A large crosspoint chip is designed to manage the offset voltages of its internal components without excessive eye pattern distortion but any additional input offset contained in the signal applied to the crosspoint chip will result in eye pattern distortion that might be unacceptable. Indeed, in view of the high gain of the amplifier 42, an additional input offset as small as 0.8 mv will cause the amplifier to saturate. It is therefore necessary to ensure that any offset due to upstream components is not presented to the crosspoint chip.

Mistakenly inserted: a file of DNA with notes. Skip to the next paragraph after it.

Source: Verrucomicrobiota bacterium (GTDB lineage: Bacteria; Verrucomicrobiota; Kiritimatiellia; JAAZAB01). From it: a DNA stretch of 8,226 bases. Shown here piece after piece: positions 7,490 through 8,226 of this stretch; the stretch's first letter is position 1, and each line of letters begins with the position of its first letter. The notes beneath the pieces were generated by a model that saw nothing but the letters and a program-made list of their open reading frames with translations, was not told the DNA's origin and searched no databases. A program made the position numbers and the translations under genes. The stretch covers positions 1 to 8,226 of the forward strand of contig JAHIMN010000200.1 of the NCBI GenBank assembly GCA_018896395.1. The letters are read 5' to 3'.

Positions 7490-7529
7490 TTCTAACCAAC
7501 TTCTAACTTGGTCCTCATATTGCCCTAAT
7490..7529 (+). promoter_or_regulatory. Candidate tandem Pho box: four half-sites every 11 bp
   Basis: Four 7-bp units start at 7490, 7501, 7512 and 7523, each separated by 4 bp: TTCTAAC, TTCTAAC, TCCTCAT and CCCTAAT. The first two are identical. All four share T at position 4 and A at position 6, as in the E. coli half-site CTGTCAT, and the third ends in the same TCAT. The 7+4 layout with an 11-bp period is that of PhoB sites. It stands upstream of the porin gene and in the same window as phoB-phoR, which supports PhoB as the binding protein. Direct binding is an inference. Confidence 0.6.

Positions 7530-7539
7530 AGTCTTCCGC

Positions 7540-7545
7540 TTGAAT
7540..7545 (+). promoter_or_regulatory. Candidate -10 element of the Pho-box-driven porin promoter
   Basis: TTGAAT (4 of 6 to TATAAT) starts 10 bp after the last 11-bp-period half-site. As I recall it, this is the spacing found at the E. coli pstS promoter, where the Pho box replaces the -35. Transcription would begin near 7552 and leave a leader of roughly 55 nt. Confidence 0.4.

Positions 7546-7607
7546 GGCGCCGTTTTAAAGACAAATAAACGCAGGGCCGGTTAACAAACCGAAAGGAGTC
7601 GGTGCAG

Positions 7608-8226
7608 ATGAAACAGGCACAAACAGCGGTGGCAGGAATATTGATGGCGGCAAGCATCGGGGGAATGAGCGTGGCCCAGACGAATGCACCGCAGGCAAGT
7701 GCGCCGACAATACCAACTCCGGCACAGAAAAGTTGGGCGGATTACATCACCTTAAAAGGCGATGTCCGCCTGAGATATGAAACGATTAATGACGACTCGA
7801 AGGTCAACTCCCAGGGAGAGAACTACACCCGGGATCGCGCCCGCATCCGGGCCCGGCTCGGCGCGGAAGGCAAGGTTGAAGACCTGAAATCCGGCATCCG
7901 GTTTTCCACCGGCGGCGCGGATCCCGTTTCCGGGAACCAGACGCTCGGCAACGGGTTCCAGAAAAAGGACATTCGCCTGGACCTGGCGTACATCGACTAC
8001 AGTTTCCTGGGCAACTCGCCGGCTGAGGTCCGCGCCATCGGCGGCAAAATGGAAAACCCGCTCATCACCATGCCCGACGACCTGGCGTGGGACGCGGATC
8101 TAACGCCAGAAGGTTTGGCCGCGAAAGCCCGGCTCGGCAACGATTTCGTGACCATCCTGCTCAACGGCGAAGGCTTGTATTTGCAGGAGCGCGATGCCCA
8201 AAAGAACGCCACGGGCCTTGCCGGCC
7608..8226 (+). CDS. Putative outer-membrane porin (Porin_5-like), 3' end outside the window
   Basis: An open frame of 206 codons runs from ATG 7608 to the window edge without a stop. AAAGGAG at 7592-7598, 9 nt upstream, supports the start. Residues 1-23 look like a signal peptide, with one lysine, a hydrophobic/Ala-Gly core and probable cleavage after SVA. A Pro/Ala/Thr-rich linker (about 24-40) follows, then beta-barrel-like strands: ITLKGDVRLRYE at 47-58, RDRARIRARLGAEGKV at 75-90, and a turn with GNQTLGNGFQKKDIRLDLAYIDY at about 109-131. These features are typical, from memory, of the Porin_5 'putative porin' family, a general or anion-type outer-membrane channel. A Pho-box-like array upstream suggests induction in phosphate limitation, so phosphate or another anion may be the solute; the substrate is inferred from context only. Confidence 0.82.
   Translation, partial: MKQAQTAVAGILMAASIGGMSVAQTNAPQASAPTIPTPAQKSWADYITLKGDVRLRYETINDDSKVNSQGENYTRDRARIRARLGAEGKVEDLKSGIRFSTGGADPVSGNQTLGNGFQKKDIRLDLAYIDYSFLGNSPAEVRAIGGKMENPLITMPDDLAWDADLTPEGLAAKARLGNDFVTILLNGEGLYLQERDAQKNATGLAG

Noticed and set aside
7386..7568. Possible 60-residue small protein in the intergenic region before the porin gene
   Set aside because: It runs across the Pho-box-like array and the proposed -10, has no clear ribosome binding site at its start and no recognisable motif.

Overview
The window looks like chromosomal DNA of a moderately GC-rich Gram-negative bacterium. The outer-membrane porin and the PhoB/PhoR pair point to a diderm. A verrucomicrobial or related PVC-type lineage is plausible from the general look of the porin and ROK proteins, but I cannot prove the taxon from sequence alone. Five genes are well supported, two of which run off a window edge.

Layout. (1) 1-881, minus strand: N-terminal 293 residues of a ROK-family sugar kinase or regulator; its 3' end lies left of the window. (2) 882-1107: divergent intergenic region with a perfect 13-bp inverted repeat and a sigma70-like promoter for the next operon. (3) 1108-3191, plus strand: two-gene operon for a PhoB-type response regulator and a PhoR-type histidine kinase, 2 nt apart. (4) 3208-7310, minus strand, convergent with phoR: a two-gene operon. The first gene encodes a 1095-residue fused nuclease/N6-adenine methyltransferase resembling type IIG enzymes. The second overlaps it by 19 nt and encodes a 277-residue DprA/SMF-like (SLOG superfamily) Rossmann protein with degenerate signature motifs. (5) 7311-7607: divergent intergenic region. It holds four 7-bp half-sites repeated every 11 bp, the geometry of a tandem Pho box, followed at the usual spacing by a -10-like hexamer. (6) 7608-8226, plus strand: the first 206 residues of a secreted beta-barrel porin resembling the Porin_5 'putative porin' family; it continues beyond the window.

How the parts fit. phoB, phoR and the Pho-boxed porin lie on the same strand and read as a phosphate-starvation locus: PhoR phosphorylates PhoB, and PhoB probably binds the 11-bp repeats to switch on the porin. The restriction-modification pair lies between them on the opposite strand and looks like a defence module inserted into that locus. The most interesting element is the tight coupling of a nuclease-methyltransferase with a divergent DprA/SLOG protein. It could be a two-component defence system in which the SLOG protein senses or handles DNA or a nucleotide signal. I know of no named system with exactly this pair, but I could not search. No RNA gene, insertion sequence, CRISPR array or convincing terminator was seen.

The digital video signal generated by the source 10 may be the serial digital interface, or SDI, signal defined in SMPTE 259 or SMPTE 292. SMPTE 259 and SMPTE 292 each prescribe a polynomial, or PN, scrambler which functions well to generate baseband data having minimal DC content provided that the video data supplied to the scrambler is random, or nearly random. When the source of the video data is a camera, noise generated in the camera provides a sufficient degree of randomness. However, the content of some computer generated video data is not sufficiently random, and the PN scrambler can generate baseband data having very long runs of consecutive 1's and 0's in response to these so-called pathological signals. The pathological signals thus have a significant non-zero DC content. The DC content of the signal supplied by the source 10 is removed by the AC coupling capacitor 16. Consequently, in the case of the digital video signal being an SDI signal, the equalizer 18 will typically include a DC restoration function in order to restore the DC level of the signal.